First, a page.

please empty your brain below

Yes - those Crossrail connections look a bit odd. But at least they enable the savvy reader to see that there will be connections from the new Crossrail station to two tube stations.

Whereas the map shows the Canary Wharf Crossrail station being adjacent to Canary Wharf DLR & Jubilee stations. Which is not really accurate - the Crossrail station is be probably closer to Poplar and WestIndiaQuay DLR stations (or at best, equi-distant to all three). And it'l be a bit of a hike from the Crossrail station to the Jubilee station.

Sounds like I'm moaning. Not really, I'm delighted they are finally digging the Crossrail tunnels. Roll on when it is actually built and open.

Will the new Crossrail service replace the existing National Express Shenfield to London Liverpool Street "Metro" service?

The Croxley rail link is a mess. Completely out of touch with what's actually needed. The closure of the existing Met station will leave a large residential area without public transport, and the siting of the stations fails to address the needs of the hospital and the football club. There was also a connection enabling trains from London to enter the Croxley branch line that was demolished in the early 90s. Given that they intend to change the stock to match that on the London Overground, it would make sense to reinstate that branch.

to Silent Hunter

Yes, I believe that is the plan

That map is already wrong, as the District Line service to Olympia is to be axed (except at weekends) from December - funny they didn't show that.

The depiction of Clapham Junction and Stratford on the map don't make it as clear as they might that changes are needed between LO services at CJ and between DLR services at Stratford

Is there anything here that wasn't started/proposed by Ken but completed under Boris' watch?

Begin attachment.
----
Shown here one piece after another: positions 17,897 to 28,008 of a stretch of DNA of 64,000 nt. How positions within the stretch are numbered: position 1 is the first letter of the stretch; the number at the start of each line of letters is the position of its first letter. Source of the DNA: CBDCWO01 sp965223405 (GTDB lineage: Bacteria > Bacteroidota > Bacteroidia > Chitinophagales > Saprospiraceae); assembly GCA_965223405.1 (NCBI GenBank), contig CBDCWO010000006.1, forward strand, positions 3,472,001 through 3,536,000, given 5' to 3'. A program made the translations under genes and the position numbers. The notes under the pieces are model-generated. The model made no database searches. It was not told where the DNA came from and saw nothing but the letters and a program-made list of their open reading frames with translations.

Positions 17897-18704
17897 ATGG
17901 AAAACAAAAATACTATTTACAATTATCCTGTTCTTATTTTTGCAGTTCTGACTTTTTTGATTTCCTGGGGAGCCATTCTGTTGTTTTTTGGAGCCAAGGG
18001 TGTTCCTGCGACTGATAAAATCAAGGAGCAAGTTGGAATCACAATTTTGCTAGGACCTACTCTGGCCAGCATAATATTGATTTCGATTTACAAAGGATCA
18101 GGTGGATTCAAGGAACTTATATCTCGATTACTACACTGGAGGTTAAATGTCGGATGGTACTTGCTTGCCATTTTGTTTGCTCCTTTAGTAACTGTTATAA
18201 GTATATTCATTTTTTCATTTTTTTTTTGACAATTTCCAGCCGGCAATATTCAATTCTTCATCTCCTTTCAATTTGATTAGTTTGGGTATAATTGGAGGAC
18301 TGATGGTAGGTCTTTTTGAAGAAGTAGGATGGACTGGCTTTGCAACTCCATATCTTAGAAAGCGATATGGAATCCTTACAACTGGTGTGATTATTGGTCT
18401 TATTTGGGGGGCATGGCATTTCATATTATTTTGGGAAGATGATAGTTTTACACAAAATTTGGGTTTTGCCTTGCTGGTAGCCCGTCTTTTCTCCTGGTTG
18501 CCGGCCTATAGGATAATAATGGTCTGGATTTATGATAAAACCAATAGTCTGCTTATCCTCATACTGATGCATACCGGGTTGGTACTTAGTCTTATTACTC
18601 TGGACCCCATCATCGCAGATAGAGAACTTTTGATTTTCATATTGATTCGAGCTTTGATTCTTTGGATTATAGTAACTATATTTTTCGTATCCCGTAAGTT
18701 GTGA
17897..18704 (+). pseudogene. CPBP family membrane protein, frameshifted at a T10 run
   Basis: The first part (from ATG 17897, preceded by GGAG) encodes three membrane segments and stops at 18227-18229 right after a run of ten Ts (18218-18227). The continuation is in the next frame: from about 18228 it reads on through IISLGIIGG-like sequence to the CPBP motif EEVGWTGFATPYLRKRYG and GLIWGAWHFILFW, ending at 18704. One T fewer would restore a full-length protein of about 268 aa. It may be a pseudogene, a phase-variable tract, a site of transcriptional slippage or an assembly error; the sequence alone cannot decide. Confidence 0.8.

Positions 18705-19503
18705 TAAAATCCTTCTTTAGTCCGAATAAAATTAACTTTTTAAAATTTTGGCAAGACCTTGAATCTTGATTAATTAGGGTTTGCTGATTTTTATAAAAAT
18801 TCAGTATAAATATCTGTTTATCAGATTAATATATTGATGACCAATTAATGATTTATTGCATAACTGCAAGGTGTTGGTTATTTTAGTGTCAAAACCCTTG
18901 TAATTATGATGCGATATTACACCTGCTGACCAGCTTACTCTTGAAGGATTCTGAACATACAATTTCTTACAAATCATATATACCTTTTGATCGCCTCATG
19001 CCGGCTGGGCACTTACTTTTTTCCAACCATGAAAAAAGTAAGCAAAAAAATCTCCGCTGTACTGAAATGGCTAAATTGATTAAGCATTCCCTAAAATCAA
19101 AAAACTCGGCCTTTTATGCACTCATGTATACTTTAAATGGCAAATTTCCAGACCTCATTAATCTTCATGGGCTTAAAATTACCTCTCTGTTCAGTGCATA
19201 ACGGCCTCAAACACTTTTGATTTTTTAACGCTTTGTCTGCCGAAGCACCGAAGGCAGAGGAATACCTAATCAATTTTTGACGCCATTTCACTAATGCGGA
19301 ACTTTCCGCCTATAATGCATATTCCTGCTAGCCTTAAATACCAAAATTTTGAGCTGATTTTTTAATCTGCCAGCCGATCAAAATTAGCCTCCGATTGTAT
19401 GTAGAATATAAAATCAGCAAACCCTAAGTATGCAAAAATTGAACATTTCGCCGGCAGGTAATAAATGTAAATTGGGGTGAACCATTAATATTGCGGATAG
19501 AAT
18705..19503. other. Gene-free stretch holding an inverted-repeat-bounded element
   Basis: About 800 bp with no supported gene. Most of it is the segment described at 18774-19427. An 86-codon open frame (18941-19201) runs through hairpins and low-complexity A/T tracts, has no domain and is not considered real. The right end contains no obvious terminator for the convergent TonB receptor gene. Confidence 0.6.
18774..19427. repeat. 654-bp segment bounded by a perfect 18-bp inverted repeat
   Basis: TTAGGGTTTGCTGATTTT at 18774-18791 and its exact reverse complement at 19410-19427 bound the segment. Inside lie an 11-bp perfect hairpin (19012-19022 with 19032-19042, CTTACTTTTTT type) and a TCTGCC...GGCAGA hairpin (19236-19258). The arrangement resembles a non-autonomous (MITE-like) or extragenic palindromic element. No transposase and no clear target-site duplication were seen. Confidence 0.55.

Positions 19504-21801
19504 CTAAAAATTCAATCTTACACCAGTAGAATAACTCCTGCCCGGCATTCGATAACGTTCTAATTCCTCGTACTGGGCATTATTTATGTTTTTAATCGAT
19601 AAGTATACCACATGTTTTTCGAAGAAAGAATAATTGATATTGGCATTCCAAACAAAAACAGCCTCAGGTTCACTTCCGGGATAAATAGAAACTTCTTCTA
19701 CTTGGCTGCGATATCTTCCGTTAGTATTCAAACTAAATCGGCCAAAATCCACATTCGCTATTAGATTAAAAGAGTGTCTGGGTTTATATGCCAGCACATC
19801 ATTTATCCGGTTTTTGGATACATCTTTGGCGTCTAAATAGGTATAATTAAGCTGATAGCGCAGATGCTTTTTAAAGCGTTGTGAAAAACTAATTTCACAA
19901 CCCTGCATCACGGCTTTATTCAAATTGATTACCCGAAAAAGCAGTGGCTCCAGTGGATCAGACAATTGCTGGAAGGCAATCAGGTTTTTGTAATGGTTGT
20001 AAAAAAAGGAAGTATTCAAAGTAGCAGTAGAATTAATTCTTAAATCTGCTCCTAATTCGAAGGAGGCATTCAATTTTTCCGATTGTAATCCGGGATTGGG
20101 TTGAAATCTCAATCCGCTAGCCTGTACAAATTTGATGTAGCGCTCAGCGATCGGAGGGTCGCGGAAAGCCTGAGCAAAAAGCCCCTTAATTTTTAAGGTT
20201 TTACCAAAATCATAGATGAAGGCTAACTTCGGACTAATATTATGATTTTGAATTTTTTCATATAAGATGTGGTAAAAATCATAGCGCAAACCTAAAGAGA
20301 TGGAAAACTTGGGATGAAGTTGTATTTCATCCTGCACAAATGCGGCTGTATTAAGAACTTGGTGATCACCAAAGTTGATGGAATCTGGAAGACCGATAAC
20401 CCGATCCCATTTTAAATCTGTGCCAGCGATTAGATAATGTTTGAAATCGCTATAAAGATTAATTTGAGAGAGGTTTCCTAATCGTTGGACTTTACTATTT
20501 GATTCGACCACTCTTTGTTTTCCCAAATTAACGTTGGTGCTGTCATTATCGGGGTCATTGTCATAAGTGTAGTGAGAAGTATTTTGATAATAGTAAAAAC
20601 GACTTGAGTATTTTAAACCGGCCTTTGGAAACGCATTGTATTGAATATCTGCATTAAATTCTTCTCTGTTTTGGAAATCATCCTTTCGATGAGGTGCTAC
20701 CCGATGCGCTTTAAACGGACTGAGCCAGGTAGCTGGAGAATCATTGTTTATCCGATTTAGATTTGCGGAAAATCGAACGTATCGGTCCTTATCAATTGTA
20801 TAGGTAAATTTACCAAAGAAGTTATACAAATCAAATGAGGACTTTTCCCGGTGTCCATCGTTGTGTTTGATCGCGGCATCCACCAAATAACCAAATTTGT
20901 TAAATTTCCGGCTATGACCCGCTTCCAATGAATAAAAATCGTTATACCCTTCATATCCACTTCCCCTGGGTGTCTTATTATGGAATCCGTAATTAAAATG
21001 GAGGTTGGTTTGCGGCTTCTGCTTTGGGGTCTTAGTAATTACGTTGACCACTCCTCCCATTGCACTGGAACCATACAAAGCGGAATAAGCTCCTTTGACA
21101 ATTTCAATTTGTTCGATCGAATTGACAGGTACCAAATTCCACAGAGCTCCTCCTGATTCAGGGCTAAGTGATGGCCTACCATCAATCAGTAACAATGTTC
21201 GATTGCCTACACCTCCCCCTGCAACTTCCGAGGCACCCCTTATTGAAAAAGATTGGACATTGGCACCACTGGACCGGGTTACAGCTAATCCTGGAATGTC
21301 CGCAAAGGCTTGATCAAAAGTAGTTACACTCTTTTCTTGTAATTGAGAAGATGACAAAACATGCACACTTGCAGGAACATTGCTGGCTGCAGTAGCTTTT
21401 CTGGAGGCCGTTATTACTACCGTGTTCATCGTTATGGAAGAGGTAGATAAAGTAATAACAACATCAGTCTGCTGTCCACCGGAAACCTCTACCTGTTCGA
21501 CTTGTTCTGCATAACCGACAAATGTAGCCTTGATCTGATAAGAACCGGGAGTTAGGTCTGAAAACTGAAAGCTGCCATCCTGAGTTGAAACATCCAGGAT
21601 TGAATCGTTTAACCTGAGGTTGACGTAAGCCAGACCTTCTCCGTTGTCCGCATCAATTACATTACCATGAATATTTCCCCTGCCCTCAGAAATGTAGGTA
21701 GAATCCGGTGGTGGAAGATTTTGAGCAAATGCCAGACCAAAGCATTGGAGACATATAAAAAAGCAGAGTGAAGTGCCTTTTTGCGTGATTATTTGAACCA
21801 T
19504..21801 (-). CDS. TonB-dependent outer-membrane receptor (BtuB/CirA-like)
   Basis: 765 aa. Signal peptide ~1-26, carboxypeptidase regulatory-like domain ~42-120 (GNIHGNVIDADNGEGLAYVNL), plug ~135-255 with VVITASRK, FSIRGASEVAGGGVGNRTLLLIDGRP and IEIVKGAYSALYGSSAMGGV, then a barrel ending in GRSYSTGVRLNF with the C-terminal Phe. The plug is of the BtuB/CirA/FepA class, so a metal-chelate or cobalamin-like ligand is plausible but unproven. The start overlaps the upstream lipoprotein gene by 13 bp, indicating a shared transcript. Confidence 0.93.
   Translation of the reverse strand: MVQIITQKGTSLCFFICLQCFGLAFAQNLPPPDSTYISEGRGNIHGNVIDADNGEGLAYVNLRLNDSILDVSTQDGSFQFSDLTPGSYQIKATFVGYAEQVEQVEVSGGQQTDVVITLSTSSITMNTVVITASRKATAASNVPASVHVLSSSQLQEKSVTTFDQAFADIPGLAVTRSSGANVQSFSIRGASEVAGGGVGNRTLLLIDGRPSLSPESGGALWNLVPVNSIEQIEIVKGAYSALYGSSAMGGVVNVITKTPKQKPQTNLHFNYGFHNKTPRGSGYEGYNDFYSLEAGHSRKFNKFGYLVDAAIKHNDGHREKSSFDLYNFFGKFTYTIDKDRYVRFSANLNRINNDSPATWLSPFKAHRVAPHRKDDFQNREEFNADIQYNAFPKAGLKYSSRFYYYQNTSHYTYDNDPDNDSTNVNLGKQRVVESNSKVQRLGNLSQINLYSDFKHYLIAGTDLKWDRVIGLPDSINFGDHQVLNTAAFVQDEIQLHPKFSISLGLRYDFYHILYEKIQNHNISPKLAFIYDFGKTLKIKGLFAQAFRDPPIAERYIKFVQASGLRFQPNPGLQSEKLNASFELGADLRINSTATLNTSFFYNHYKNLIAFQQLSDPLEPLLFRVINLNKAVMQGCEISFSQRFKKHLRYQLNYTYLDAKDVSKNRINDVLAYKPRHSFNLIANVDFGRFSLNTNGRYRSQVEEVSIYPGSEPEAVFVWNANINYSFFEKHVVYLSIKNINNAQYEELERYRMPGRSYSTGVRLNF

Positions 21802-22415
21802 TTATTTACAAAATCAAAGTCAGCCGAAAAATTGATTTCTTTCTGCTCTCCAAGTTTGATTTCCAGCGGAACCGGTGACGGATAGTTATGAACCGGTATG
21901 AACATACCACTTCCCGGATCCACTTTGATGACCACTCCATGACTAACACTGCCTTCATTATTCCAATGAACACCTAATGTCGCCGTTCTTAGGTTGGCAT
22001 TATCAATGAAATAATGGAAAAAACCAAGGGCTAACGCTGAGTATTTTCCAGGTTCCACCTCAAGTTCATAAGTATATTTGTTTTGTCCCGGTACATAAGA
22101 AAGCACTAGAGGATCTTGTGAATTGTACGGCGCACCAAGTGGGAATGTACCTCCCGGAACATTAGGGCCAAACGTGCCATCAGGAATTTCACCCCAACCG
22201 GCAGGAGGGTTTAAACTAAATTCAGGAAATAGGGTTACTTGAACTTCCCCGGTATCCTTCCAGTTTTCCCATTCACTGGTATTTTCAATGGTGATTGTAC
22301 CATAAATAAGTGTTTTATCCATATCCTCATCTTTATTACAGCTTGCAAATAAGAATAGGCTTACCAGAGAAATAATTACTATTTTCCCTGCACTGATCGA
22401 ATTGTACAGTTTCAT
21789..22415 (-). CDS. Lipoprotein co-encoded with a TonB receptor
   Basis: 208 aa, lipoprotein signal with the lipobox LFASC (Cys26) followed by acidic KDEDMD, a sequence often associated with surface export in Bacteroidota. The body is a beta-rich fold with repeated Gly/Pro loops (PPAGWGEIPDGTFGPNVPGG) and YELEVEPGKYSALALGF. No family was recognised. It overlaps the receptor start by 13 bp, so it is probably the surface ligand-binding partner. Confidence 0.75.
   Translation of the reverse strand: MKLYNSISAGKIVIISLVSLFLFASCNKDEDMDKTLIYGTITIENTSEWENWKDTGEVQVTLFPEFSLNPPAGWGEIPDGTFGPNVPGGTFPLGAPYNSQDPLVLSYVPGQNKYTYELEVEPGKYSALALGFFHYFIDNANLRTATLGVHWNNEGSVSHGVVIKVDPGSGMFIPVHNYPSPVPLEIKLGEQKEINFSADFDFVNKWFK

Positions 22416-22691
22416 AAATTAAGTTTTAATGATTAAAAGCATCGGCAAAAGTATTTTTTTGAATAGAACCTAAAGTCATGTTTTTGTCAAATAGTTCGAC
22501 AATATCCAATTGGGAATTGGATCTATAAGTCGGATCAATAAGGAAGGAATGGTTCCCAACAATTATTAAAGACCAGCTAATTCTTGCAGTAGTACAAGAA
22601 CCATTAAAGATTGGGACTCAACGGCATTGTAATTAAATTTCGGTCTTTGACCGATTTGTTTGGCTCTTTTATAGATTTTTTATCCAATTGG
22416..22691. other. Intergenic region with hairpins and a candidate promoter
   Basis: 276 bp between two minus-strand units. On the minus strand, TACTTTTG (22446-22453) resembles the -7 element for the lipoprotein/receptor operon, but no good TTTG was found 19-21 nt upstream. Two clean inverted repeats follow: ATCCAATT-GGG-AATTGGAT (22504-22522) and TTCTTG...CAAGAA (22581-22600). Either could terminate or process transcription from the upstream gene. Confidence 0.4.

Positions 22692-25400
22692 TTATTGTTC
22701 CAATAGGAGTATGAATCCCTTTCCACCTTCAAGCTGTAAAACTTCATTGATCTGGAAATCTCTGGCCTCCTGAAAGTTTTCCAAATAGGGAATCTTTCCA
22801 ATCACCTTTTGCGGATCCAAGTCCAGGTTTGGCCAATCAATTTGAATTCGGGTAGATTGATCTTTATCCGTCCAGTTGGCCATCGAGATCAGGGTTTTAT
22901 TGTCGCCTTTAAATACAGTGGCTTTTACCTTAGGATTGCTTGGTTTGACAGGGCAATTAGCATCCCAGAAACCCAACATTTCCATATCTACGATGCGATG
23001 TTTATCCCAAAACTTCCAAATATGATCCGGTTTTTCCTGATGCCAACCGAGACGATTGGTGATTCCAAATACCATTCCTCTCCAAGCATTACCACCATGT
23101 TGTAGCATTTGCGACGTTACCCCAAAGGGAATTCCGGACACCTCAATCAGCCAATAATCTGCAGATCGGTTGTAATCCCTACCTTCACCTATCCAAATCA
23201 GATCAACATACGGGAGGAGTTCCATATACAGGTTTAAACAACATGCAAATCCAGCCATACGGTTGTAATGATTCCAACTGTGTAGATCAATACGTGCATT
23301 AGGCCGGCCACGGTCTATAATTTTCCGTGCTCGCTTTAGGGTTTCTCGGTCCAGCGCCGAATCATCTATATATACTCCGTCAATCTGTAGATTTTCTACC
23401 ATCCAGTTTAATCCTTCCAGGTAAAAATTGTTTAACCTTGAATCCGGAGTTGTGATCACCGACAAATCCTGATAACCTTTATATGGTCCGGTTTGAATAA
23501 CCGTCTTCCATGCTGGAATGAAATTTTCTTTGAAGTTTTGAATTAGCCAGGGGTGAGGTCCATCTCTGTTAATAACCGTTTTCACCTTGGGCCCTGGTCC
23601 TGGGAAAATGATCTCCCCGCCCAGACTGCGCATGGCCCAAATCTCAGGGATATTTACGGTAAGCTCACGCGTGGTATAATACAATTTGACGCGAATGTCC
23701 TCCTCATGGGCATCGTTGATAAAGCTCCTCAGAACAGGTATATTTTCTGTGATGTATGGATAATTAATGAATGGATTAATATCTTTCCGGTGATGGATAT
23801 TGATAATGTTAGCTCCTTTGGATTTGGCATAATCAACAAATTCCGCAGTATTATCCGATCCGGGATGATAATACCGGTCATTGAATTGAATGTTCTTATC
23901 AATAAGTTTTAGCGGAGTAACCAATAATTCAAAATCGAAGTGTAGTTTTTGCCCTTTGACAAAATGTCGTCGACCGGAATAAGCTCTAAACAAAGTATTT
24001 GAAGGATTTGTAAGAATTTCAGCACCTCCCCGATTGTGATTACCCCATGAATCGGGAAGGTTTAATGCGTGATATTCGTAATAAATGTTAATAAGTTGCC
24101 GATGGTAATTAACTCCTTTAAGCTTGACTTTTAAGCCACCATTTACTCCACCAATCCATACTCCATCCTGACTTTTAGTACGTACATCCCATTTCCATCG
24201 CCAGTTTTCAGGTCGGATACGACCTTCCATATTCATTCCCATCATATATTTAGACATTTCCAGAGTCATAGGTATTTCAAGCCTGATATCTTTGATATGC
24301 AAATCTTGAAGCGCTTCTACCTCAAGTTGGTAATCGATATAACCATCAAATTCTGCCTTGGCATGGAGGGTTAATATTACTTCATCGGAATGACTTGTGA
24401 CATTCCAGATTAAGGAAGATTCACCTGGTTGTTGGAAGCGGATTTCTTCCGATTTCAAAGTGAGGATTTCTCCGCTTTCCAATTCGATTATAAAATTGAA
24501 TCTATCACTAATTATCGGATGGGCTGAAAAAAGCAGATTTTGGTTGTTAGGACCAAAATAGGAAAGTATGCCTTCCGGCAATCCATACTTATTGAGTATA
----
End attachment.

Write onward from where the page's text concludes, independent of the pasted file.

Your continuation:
(Except for the New Bus for London which is likely to be on the cusp of "squadron service" just as Ken gets backs in in 2012 and thus likely to be quickly cancelled as a project.)


It might help if you had your facts straight before condemning what would be a *very* useful link from the Chilterns and NW London to Watford centre.

i) the connection from the London direction to the Croxley Green branch was removed in the 1960s, not the 1990s.
ii) the Croxley Link is proposed to divert the Met over the Croxley Green branch trackbed so it can serve Watford High Street and Watford Junction instead. Far more useful than either branch service ever is/was.
iii) it would also serve west Watford, the area of highest housing density in the town.
iv) a new Ascot Road station will be built less than 800m from the current Watford station, handy enough for Cassiobury residents.
v) a new Watford General Hospital station would serve, er, the hospital and the football club. As well as west Watford (see iii).

Really, if you're going to opppose the scheme, at least do so with facts rather than ill-informed drivel.

I only condemn it in it's currently proposed form. The principal is, as usual, sound. The implementation rather less sound.

(1) The service was withdrawn in the 60s. The major infrastructure was removed in the 90s when the bridge over Wiggenhall Road was demolished. I know, I watched them do it.
(2) I agree that the East-West rail links around Hertfordshire really do need strengthening.
(3) & (5) There's no plan to reopen West Watford station. The proposal is to replace it with one on the North side of Tolpits Lane. IMHO it would be far better to retain West Watford station as is and construct a new station at Cardiff Road which would serve the hospital, football ground, Riverside Road, Wiggenhall Road and Eastbury Road (up to Brookdene Avenue).